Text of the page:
Development of Self-Concept

    • Development of Self-Concept
      • Self-concept- how an individual describe himself/herself.
        • Toddlers
          • They progressively see themselves as separate from their parents and increase their explorations away from them
        • Preschoolers
          • Preschoolers feel good about themselves with regard to mastering skills that allow independence (dressing, feeding).
          • During stress, insecurity, or illness, preschoolers can regress to previous immature behaviors or develop habits (nose picking, bed-wetting, thumb sucking)
        • School-age
          • Develop awareness of themselves in relation to others, as well as an understanding of personal values, abilities, and physical characteristics
          • Confidence is gained through establishing a positive self-concept, which leads to feelings of worthiness and the ability to provide significant contributions
          • Parents continue to influence the school-age child’s self-ideas, but by middle childhood the opinion of peers and teachers become more valuable
        • Adolescence
          • View themselves in relation to similarities with peers during early adolescence
          • View themselves according to their unique characteristics as the adolescents years progress
      • Body Image- a vital component of self-concept and refers to subjective concepts and attitudes the individual has towards self
        • Infant
          • Discover that mouths are pleasures producers
          • Hands and feet are seen as objects of play
          • Infants discover that smiling causes others to react
        • Toddler
          • Appreciate the usefulness of various body parts 
          • Develop gender identity by 3 years of age
        • Preschoolers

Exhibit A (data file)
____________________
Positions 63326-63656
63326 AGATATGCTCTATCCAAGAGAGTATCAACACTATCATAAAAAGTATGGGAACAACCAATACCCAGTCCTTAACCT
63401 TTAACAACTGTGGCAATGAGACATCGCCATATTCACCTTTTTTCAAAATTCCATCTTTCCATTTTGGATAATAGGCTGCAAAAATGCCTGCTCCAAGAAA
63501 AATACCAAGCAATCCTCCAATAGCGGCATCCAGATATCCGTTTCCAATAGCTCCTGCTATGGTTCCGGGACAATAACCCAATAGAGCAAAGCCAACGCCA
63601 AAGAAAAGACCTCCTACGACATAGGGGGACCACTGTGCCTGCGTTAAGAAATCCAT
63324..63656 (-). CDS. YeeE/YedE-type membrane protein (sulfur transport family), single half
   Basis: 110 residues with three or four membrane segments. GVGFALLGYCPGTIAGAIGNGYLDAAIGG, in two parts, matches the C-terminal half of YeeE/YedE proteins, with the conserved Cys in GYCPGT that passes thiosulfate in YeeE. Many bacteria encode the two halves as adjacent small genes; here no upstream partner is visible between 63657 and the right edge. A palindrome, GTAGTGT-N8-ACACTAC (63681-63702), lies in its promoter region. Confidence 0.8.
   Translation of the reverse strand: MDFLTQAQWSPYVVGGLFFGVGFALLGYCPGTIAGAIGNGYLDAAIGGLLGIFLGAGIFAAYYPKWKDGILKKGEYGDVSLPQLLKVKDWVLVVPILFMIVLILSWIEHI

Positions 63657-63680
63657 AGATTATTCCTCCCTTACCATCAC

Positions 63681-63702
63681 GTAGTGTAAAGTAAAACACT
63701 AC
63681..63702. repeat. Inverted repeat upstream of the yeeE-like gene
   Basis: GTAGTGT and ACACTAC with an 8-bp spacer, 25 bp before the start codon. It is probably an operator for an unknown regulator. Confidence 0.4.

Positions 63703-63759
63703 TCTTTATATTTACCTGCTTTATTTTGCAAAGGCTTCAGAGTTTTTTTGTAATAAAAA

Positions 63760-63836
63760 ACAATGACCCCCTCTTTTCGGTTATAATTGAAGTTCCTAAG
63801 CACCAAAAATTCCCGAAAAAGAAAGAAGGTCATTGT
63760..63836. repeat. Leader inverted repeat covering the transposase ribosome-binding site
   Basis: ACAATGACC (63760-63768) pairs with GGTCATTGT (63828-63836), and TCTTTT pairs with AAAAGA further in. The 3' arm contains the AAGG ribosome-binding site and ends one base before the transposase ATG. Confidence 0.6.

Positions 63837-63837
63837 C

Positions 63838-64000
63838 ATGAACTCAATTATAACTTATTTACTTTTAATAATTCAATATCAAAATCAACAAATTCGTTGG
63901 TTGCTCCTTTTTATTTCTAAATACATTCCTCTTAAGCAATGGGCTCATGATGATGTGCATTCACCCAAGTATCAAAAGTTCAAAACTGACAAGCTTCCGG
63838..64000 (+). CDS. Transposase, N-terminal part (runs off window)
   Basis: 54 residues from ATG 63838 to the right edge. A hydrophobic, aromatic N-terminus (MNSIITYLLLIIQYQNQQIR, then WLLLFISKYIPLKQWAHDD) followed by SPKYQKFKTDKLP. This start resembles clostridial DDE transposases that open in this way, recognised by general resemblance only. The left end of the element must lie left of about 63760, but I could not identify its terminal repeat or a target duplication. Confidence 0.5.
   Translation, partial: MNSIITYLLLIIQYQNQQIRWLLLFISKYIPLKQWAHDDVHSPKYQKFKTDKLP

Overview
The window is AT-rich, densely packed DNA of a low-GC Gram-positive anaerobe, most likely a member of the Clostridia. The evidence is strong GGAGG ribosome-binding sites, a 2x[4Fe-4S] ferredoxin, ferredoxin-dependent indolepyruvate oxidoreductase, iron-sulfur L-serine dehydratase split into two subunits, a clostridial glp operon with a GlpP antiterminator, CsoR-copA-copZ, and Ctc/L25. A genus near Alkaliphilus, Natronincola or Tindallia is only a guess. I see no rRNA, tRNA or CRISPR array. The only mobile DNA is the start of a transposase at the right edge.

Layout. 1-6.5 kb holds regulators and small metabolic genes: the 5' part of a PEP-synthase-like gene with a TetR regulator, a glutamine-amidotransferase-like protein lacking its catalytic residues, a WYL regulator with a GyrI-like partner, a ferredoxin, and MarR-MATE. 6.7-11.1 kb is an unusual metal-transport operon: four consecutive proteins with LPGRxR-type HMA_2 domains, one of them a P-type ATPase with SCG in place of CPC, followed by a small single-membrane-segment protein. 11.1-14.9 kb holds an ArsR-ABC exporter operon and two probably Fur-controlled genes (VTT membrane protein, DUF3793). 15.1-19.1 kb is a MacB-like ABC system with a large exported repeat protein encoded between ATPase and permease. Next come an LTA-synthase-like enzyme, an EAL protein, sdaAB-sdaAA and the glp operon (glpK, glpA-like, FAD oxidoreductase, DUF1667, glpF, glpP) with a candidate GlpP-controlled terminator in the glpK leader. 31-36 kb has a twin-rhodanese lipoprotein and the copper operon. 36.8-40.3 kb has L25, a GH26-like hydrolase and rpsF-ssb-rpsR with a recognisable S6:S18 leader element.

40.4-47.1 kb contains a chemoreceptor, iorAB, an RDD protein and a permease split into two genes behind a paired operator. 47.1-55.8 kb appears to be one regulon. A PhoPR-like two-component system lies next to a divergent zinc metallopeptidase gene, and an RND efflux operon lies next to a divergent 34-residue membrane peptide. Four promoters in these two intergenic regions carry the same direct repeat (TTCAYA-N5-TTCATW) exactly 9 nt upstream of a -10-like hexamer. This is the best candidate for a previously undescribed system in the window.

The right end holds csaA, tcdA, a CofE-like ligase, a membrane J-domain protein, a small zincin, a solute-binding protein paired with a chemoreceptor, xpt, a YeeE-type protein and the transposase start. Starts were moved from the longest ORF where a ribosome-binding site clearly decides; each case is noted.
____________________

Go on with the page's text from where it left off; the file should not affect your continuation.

• Preschoolers begin to recognize differences in appearances, and identity what is considered acceptable and unacceptable
          • By 5 years, preschoolers begin comparing themselves with peers
          • Poor understanding of anatomy makes intrusive experiences (injections or cuts), frightening to preschoolers
            • Preschoolers believe it is important to use bandage after an injury
        • School-age
          • Solidification of body image occurs
          • Curiosity about sexuality should be addressed with education regarding sexual development and the reproductive process
          • They are more modest than preschoolers and place more emphasis on privacy issues
        • Adolescence
          • Base their own normality on comparisons with peers
          • The image established during adolescence is retained throughout life 
      • Self Esteem- the value that an individual place on oneself
        • Self-esteem changes with development
        • Toddlers
          • Highly egocentric toddlers are unaware of any difference between competence and social approval
        • Preschool and Early school-age
          • Increasingly aware of the discrepancy between their competencies and the abilities of more advanced children
          • Being accepted by adults and peers outside the family group becomes more important to them
          • Positive feedback enhances their self-esteem; they are vulnerable to feelings of worthlessness and are anxious about failure